Sterling is continuing to fall against the euro on the back of a number of key announcements by the Bank of England in recent weeks.

This morning, Sterling fell 0.1% to 86.07p per euro, a one-month low.

With the Bank of England kicking off its fresh round of quantitative easing this week, many analysts expect sterling to tumble further.

The Bank has pledged to buy up to £60billion worth of UK government bonds (Gilts) from the markets over the next six months in order to try and force down the yield paid by those bonds.

sterling euro

In a stark assessment of the impact of the weakness of the pound, Ibec Director of Policy Fergal O’Brien has said the Brexit strain is ‘manifest and intense’.

He said without urgent action to address competitive pressures, hundreds of millions of euro worth of exports and thousands of Irish jobs will be lost.

“This is now a full-blown currency crisis. For exporters, the speed of sterling’s decline is on a par with the 1992 currency crisis. Irish exporters to the UK are already 15% less competitive and things could get much worse. The problem demands urgent government attention,” he said.

The UK is Ireland’s largest market for food and drink, accounting for 41% of Irish food and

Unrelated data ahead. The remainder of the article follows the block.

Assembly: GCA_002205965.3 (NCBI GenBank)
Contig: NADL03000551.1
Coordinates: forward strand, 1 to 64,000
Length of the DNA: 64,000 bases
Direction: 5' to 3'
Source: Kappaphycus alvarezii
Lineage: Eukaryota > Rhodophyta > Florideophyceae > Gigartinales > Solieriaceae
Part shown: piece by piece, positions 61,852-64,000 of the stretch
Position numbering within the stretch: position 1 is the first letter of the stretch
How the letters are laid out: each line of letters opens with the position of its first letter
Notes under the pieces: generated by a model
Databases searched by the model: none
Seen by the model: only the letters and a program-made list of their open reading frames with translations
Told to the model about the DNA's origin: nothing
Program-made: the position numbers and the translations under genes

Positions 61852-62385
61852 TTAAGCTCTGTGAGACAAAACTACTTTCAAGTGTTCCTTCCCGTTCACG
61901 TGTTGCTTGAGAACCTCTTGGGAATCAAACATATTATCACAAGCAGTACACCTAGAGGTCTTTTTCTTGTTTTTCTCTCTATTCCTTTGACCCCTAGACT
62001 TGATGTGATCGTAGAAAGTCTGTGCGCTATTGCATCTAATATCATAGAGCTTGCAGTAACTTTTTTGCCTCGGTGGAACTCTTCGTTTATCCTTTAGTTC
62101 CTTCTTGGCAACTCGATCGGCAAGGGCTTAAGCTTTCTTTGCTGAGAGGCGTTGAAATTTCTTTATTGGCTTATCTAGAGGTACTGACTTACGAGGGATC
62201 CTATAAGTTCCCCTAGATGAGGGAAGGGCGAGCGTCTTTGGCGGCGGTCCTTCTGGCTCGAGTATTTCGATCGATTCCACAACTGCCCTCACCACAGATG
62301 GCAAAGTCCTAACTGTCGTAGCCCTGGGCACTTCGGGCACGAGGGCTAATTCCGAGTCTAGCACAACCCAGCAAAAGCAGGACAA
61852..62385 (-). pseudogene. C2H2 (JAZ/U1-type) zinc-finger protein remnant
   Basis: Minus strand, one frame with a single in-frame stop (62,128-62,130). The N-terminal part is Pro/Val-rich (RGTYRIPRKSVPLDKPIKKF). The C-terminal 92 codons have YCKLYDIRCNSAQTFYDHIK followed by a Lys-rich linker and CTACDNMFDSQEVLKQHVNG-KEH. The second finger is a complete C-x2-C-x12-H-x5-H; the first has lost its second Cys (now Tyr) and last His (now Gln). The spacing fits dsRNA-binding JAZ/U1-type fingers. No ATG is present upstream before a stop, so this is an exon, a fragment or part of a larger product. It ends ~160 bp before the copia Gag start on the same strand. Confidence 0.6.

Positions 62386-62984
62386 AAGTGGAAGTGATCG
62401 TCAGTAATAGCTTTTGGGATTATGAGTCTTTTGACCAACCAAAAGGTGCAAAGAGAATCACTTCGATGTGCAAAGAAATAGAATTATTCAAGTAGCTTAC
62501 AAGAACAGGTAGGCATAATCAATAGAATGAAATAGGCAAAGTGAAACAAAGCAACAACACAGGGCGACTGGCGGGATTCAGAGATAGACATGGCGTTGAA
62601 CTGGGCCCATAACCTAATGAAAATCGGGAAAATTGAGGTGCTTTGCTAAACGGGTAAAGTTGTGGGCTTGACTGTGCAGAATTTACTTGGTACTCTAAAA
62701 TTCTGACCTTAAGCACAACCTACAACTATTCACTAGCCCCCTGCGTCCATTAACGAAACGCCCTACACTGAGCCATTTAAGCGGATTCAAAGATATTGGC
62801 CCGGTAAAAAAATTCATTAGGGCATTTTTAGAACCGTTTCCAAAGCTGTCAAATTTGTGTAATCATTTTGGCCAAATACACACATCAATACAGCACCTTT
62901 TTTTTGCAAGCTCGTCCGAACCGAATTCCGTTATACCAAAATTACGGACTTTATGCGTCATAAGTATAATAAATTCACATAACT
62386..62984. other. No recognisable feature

drink exports, valued at €4.4bn in 2015.

Meat exports make up the highest proportion of Irish food and drink exports to the UK followed by prepared consumer foods and dairy.

The UK accounts for around 54% of total Irish meat and livestock exports, reflecting the fact that it is the highest priced beef market in the world. Exports to the UK represent 30% of dairy, 70% of prepared consumer foods and 30% of beverage exports. In terms of edible horticulture and cereals the UK accounts for over 90% of Irish exports.

It is expected that exchange rates will remain particularly volatile as political and economic uncertainties continue for the foreseeable future. AIB have forecast that Euro/GBP could reach 84-86p in the coming months.